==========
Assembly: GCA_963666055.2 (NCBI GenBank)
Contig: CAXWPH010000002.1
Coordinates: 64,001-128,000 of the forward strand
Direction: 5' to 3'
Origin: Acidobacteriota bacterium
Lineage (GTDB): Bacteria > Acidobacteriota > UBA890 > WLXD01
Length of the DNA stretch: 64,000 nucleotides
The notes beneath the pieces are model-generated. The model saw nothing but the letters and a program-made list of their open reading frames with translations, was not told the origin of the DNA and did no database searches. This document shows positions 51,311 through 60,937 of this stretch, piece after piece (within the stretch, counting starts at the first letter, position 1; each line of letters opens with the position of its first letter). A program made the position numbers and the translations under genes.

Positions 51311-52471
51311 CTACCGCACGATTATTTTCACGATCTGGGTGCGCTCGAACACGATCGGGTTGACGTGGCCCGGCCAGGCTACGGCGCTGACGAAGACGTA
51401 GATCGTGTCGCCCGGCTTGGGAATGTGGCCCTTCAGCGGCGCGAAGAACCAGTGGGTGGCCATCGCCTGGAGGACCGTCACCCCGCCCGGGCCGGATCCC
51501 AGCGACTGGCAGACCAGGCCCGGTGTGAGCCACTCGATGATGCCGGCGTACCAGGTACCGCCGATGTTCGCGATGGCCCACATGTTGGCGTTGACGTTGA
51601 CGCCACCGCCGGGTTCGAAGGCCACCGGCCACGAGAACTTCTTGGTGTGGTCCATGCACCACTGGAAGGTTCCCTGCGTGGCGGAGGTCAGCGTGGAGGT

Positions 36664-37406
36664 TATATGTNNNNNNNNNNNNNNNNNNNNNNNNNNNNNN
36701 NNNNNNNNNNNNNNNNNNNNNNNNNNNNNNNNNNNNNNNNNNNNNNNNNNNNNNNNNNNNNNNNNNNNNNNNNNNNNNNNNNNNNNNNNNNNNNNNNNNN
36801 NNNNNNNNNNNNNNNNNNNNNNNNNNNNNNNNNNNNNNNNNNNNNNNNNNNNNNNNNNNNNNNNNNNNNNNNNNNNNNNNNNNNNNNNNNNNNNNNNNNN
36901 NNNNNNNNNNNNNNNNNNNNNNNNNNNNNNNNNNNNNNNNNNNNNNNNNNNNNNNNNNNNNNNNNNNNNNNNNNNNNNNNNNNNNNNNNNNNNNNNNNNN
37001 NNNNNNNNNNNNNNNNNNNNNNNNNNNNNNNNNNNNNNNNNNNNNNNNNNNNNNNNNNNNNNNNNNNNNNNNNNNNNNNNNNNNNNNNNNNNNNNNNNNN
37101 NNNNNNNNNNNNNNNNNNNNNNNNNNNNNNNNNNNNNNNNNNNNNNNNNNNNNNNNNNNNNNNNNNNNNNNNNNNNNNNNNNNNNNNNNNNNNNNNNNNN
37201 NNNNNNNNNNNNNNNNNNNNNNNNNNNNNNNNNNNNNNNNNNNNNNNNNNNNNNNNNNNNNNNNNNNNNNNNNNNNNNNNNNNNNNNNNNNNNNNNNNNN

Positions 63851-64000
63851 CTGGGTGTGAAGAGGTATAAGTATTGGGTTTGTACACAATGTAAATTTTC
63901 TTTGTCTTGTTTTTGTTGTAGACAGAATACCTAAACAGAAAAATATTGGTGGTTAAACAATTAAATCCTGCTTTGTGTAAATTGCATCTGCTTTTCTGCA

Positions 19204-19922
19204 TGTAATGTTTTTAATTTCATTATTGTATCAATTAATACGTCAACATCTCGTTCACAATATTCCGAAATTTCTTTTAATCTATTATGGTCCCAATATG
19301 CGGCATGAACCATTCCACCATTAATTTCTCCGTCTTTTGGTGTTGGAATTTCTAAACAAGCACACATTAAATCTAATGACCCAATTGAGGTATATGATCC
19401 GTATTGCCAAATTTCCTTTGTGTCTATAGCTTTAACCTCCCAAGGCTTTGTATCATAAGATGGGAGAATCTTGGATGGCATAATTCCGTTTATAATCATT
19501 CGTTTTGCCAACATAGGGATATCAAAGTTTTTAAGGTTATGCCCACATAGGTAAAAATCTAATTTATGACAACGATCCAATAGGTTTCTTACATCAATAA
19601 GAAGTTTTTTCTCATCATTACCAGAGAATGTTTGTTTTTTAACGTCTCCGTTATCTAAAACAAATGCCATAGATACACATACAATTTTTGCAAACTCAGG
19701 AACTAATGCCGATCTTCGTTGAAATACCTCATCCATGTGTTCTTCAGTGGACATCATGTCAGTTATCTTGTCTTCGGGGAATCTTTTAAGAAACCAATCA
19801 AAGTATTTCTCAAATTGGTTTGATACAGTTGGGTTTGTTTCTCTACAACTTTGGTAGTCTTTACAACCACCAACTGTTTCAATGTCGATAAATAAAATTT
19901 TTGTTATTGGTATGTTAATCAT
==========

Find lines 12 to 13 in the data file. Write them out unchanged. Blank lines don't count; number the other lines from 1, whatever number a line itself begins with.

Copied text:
51501 AGCGACTGGCAGACCAGGCCCGGTGTGAGCCACTCGATGATGCCGGCGTACCAGGTACCGCCGATGTTCGCGATGGCCCACATGTTGGCGTTGACGTTGA
51601 CGCCACCGCCGGGTTCGAAGGCCACCGGCCACGAGAACTTCTTGGTGTGGTCCATGCACCACTGGAAGGTTCCCTGCGTGGCGGAGGTCAGCGTGGAGGT